11. On the 3rd ground of appeal that the Appellant has been in occupation of the Respondent's premises and her alleged contribution to transform a derelict house into a the habitable one, learned counsel submitted that such cannot give the Appellant a "droit de superficie" by conduct as submitted by the Appellant. A "droit de superficie" is acquired when a person builds on someone's land with the permission or consent of that person. It is never acquired by conduct as it is a real right which has been conferred by the owner of the property. It cannot be argued that this is the case in the present matter. Furthermore the Board has no jurisdiction to make a determination on a "droit de superficie". This can only be done by the Supreme Court and therefore the Appellant is claiming this right before the wrong forum. Therefore, the submissions of the Appellant that the Rent Board has no jurisdiction in this matter and that the matter is res judicata must be dismissed.
  12. On the preliminary objection, plea in limine litis, it is clear in this case that the Rent Board’s ruling was on a plea in limine litis raised by the Appellant maintaining that the matter before the Rent Board was res judicata.  It is trite law and now well established that a ruling on a plea in limine litis is an interlocutory ruling which may or may not dispose of a matter prior to hearing it on the merits. As such an interlocutory ruling or order is not appealable as of right. It is subject to leave. See the case of Gangadoo v Cable and Wireless Seychelles Ltd (2013) SLR 317. For this reason alone this appeal should be dismissed.
  13. However it would not stop the Appellant from applying and seeking leave to file an appeal out of time which the Court may or may not grant but which would have the inevitable effect of delaying the settlement of the dispute initially between the late Michel Alcindor, then the executrix of the estate of the late Michel Alcindor and now the Appellant in her own capacity against the Respondent. For this reason alone I do not dismiss the appeal on the plea in limine litis and I shall proceed to give judgment on the merits.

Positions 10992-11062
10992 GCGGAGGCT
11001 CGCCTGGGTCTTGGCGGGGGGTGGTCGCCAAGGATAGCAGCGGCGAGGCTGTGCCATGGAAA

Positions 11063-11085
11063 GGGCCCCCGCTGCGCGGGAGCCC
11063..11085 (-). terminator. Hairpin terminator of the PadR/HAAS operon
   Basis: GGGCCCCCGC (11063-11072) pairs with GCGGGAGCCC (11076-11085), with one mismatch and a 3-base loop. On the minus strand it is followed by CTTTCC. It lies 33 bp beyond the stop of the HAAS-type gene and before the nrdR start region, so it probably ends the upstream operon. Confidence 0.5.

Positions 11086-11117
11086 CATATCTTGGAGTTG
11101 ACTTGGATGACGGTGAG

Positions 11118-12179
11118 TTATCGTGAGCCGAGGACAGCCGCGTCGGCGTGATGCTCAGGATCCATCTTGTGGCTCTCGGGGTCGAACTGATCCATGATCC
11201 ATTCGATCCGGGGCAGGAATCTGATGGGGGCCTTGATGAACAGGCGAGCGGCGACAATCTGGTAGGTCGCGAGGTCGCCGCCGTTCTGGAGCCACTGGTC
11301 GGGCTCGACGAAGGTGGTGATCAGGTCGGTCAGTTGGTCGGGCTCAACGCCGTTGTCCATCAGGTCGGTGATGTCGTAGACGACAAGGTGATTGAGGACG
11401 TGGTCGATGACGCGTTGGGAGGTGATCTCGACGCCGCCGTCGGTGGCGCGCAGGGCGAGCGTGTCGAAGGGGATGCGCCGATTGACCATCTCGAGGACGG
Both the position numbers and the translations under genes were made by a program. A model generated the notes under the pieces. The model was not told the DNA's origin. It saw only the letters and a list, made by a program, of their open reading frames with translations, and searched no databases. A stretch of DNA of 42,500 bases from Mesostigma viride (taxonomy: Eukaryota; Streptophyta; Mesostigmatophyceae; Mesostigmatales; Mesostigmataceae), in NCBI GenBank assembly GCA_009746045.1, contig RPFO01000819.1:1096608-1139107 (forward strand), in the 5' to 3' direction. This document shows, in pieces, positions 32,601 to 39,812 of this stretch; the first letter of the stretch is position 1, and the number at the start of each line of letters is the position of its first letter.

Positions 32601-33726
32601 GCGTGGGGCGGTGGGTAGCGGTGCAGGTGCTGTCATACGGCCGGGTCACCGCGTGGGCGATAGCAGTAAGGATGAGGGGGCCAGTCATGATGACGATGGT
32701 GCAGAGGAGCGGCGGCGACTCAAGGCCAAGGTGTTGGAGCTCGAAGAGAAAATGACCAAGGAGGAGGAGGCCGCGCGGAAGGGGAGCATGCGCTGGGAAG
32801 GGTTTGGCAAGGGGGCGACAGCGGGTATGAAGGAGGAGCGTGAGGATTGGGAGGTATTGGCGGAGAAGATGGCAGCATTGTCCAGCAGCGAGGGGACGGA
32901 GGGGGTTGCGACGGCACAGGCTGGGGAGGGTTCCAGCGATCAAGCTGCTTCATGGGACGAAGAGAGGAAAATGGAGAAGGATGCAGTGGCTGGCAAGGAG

14. The 1st, 2nd and 3rd grounds of appeal are interlinked and the issues of droit de superficie and res judicata can be dealt with in very short order. The Rent board has no jurisdiction to make a determination that determines and confers a real right of owner ship or quasi-ownership to land. This is reserved for the Superior Courts. It is clear from the cases brought by or on behalf of the late Michel Alcindor that the neither the Supreme Court nor the Court of Appeal was required to or made a determination in favour of the late Michel Alcindor or the Appellant in her own right or as executrix to the estate of the late Michel Alcindor.
  15. Furthermore, it appears that the late Michel Alcindor was renting the house from the Respondent which entitled him to make an application to be declared a statutory tenant. He never applied for a droit de superficie, perhaps having been rightly advised that he would not be entitled as a simple paying tenant. Now the Appellant as executrix can only be entitled to the estate of the late Michel Alcindor as it stood at the time of his death. It did not include a droit de superficie. Since a superior Court has never determined the issue of droit de superficie in favour of the late Michel Alcindor and the Rent Board has no jurisdiction to determine the same, the concept of res judicata does not arise at all in respect of these grounds of appeal.
  16. It follows that the Rent Board rightly considered in its ruling as important the letter of the Registrar of Tenant’s right who was not a member of the panel which determined and gave this ruling. Secondly, the Appellant was appearing in her personal capacity before the Rent Board and not as executrix to the estate of the late Michel Alcindor. There was therefore no reason and it would have been wrong for the Rent Board to consider the cases by and on behalf of the late Michel Alcindor as the same case brought against the Appellant in her personal capacity.
  17. I therefore find the 1st, 2nd and 3rd grounds of appeal to be devoid of merit hence this appeal is dismissed in its entirety.
  18. I award costs to the Respondent.

Signed, dated and delivered at Ile du Port on 3rd July 2020.

 

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Dodin J.